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February 2018

Oxfordshire Prostate Cancer Support Group

Newsletter February 2018


Your Committee has been able to attract a range of interesting speakers for group meetings in 2018.  So far, the agreed speakers are as follows:  Mondays 6.30 for 7.00 p.m. at Oxford Golf Club, Hill Top Road, OX4 1PF

5 March EGM/AGM with Mr Simon Brewster on fusion biopsy and MRI.  Mr. Brewster will explain how the new system improves clinical practice in diagnosis of prostate cancer. 

There will not be a raffle at this meeting.

23 April: Professor Karol Sikora from Rutherford Cancer Centre Thames Valley speaking on ‘Proton Therapy – the prostate conundrum’.  We are very fortunate to have such a distinguished speaker, an international leader in his field.  You can read Prof. Sikora’s impressive CV here:

11 June: Yun Wang, Prostate Brachytherapy ANP/ Radiotherapy Specialist Nurse from radiotherapy department, Churchill Hospital, on brachytherapy

Sunday 24 June: river cruise

10 September: Mr Steve Foley, consultant, Reading, on incontinence treatments

15 October: tba

As I wrote in the recent formal notice of the EGM/AGM, we are sadly back in the position of having no prospective Secretary this year.  Any last-minute volunteer would be warmly welcomed.  If not, our activities are likely to be slightly curtailed this year as responsibilities are shared between Committee members.


George will be stepping down from the Committee of OPCSG at the AGM on 5 March.  He has been closely involved as a Committee member since the group started seven years ago, and as Secretary of the group for five years he was instrumental in setting it up and making sure that the support systems worked.  He has provided invaluable information, help and advice to me as Chairman (and occasionally a shoulder to cry on!)  Not only I but all our members owe George a debt of gratitude for his tireless work for OPCSG.  Take it easy now George – and if you know him, you will know there is no chance of that!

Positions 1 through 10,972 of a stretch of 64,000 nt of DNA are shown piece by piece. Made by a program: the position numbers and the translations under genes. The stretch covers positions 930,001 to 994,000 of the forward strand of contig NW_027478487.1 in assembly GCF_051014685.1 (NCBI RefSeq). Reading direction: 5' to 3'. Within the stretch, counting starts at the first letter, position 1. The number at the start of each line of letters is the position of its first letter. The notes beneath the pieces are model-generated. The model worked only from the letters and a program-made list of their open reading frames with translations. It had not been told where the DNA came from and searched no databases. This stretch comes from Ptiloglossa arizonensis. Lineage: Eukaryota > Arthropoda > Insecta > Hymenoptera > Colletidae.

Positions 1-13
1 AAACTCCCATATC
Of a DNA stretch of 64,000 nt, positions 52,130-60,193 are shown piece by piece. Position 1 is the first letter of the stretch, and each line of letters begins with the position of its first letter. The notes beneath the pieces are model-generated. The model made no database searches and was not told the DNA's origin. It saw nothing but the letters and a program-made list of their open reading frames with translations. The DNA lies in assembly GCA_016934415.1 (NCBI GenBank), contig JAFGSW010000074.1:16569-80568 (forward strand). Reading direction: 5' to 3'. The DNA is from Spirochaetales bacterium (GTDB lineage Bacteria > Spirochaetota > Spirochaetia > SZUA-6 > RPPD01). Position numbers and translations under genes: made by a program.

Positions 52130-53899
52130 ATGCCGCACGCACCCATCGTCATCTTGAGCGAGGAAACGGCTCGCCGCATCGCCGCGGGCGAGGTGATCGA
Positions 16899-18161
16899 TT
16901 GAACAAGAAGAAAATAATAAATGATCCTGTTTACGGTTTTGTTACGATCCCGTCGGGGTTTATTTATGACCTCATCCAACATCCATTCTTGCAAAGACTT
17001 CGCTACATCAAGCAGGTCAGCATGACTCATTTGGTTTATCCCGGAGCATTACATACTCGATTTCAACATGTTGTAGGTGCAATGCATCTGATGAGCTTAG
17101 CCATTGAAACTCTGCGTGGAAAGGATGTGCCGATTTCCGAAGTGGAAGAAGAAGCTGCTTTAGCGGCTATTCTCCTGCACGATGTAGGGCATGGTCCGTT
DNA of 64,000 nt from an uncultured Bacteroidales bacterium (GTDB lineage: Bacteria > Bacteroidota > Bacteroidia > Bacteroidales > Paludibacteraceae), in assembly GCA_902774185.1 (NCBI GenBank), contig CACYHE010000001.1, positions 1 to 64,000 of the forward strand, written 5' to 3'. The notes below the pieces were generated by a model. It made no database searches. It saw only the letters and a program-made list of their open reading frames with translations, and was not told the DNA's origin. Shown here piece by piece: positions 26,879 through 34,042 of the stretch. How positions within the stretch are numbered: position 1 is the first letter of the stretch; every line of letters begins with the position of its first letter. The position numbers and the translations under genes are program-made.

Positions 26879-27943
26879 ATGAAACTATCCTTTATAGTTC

(But we shall still have a Goldsmith on the Committee since brother John, although giving up the Treasurer post, will still be organising our external events, a role he has fulfilled for several years).


Just about the most important service offered by OPCSG is to put new enquirers, most often newly diagnosed men, in touch with others who have experienced the treatment they are considering.  We have a list of volunteers who are kindly ready to take referral calls.  As time goes by, it is longer since most of these volunteers had their treatment.  if you have been recently treated, would you consider adding your name to the list as ready to talk to men facing the same treatment?  We are particularly looking for a man with recent experience of brachytherapy.  Please get in touch if you feel you can help.


·         One of our members has raised the question of access to PSA test results.  Having had a PSA test at the Churchill, he went to his surgery a few days later to get the result. The surgery staff were adamant that they did not have access and that he could only get the result from the Churchill itself – which is very difficult to do.  Having investigated a bit, I have found that it is not official policy from the Churchill to withhold results from surgeries, but practice seems to vary in the surgeries.  Personally, I am now able to access results via the online Patient Access service two days after the test.  What is your experience?  Please send me your comments and I’ll follow up in the next Newsletter if there is much to say.